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News & Views Magazine

Edition 1, 2015

green waste composting operations. However, it initially

included food processors into the proposed regulation

as well. The early iterations of the proposed regulations

would have made land application costly and impractical

in many cases.

CLFP requested an exemption for food processors from

the onerous new requirements as land application is

already regulated by the Regional Water Quality Control

Boards. The agency formally released a revised draft

proposal for public comment on April 21, 2015 that

largely address CLFP’s concerns.

Proposition 65:

Enhanced Warning Regulations

The Office of Environmental Health Hazard Assessment

(OEHHA) has released for public comment a proposal

to enhance warning requirements. OEHHA is claiming

that these changes are necessary to make more

information available to the public and give businesses

greater flexibility and certainty in terms of the warnings

it provides. However, OEHHA’s proposed changes are

substantial and there is significant concern by CLFP and

the larger business community that these changes will

result in increased litigation and greater burdens on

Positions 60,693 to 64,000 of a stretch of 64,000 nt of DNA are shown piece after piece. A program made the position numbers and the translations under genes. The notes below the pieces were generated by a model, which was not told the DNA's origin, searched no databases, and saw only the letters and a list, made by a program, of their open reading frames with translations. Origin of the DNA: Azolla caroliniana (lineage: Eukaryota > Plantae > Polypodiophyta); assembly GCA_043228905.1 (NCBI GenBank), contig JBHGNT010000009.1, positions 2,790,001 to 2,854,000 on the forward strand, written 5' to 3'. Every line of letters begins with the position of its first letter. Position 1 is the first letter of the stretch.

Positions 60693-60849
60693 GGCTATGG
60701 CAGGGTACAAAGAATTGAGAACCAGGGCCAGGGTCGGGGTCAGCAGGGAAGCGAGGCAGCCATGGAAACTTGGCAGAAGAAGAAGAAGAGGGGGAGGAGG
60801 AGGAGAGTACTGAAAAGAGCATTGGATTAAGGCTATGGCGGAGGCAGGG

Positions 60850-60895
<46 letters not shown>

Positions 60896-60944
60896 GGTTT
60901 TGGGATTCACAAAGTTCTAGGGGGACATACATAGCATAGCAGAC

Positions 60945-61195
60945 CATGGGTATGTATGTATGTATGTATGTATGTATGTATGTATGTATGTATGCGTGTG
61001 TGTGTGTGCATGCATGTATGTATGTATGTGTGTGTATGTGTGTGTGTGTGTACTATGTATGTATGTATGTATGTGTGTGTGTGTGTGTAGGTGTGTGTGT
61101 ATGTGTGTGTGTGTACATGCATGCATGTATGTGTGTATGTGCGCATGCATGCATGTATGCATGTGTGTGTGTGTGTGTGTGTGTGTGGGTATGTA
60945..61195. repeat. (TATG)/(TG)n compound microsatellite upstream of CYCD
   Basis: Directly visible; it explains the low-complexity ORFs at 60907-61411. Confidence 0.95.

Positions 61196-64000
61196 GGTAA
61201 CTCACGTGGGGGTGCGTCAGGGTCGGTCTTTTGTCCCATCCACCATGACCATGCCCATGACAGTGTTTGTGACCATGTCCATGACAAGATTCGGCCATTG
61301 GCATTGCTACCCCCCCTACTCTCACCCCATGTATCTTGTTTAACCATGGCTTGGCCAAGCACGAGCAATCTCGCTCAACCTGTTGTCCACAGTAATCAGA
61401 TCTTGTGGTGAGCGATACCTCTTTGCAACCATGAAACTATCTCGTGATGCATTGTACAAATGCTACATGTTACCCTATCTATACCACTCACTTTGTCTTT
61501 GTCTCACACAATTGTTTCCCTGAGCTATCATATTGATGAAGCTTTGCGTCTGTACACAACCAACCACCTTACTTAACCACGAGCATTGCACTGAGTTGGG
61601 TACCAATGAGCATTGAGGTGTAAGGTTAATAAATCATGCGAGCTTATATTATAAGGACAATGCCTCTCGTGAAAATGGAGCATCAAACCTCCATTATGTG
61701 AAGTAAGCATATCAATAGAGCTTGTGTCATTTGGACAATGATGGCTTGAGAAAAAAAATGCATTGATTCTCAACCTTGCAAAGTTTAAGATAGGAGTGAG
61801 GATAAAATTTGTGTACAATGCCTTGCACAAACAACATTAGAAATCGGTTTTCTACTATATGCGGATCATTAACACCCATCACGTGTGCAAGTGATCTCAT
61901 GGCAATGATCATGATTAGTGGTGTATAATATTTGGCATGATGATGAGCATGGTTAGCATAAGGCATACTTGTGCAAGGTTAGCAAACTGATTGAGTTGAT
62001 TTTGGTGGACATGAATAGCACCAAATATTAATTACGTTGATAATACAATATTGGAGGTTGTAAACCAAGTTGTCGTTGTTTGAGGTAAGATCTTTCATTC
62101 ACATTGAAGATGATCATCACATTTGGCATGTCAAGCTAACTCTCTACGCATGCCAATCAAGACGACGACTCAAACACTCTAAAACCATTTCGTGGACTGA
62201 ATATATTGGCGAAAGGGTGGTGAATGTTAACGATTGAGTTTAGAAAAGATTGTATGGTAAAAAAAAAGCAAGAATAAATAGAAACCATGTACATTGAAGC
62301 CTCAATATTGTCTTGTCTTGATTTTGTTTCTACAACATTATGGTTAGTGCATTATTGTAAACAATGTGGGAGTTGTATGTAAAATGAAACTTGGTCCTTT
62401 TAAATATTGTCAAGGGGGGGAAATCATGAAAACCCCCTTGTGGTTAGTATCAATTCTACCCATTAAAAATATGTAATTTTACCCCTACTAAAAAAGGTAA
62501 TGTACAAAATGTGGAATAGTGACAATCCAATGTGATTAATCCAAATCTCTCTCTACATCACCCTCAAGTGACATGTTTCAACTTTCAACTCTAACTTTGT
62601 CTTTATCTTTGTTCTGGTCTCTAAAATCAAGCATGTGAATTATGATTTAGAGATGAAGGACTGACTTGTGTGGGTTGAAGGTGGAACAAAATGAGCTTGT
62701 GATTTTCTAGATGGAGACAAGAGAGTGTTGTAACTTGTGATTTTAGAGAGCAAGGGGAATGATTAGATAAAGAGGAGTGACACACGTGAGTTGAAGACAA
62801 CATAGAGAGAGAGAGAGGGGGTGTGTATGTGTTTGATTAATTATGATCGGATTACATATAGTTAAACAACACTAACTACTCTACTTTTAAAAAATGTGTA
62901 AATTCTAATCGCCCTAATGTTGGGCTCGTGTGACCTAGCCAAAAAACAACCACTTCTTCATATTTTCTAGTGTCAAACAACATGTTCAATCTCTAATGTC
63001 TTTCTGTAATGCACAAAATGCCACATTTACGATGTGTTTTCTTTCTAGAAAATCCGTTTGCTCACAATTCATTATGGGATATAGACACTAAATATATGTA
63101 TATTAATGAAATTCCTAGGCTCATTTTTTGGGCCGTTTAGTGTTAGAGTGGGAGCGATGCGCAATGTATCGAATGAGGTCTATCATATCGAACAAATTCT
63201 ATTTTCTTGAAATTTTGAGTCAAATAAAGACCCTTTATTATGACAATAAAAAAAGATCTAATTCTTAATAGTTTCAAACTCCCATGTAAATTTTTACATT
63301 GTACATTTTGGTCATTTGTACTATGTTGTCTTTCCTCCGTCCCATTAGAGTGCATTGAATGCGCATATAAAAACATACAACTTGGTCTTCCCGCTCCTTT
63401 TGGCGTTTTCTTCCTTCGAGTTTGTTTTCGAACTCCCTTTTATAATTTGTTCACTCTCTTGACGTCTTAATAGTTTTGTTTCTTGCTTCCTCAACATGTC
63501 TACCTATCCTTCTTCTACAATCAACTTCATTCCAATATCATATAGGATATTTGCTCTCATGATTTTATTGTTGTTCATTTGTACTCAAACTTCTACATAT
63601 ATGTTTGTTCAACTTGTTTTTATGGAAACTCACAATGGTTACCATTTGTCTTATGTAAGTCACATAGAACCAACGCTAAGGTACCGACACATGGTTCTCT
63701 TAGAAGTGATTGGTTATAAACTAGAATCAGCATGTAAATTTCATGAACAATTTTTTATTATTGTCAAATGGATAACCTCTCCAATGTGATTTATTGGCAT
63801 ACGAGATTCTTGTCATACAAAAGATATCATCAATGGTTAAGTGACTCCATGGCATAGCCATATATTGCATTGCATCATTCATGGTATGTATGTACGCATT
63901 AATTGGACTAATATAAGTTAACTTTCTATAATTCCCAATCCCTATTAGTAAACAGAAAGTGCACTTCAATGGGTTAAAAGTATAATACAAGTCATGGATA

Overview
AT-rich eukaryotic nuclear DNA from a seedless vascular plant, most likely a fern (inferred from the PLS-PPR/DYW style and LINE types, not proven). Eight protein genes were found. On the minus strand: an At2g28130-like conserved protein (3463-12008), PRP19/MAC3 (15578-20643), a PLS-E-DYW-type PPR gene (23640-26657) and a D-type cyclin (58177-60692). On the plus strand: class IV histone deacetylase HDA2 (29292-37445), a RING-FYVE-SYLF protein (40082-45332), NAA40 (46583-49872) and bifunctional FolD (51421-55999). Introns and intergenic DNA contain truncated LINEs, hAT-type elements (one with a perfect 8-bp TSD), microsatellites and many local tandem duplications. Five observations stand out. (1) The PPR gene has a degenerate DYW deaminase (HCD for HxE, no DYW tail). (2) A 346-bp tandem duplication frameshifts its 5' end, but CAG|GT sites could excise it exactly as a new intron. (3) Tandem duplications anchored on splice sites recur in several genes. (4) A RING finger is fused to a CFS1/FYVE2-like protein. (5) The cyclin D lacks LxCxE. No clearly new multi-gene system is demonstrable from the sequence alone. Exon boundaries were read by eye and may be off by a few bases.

businesses for compliance with Proposition 65.

In particular, the key elements of the proposal include:

• The creation of an OEHHA website that will be listed

in all warnings.

• A list of chemicals that must be specifically listed in a

Proposition 65 warning if there is an exposure to that

chemical. The list includes mercury, lead, arsenic,

cadmium, phthalates and chlorinated Tris among


• Changes to the methods of warning and the content

of warnings including changes to what has been

considered a “safe harbor warning.”

OEHHA held a public hearing on March 25, 2015. CLFP

submitted two separate joint comments to OEHHA with

the Agricultural Council of California and the California

Chamber of Commerce.

OEHHA plans final adoption of these regulations

this summer.

Lead in Fruit Case

In September 2011, the California-based Environmental

Law Foundation (“ELF”) filed a lawsuit against Gerber,

Dole, Welch’s and 15 other large and small food

manufacturers, as well as numerous distributors and

retailers, for failure to warn for lead as allegedly required

under Proposition 65.

On July 31, 2013, Judge Brick with the Alameda Superior

Court issued a lengthy written decision finding for the

food and beverage manufacturers on the basis of their

Established in 1986





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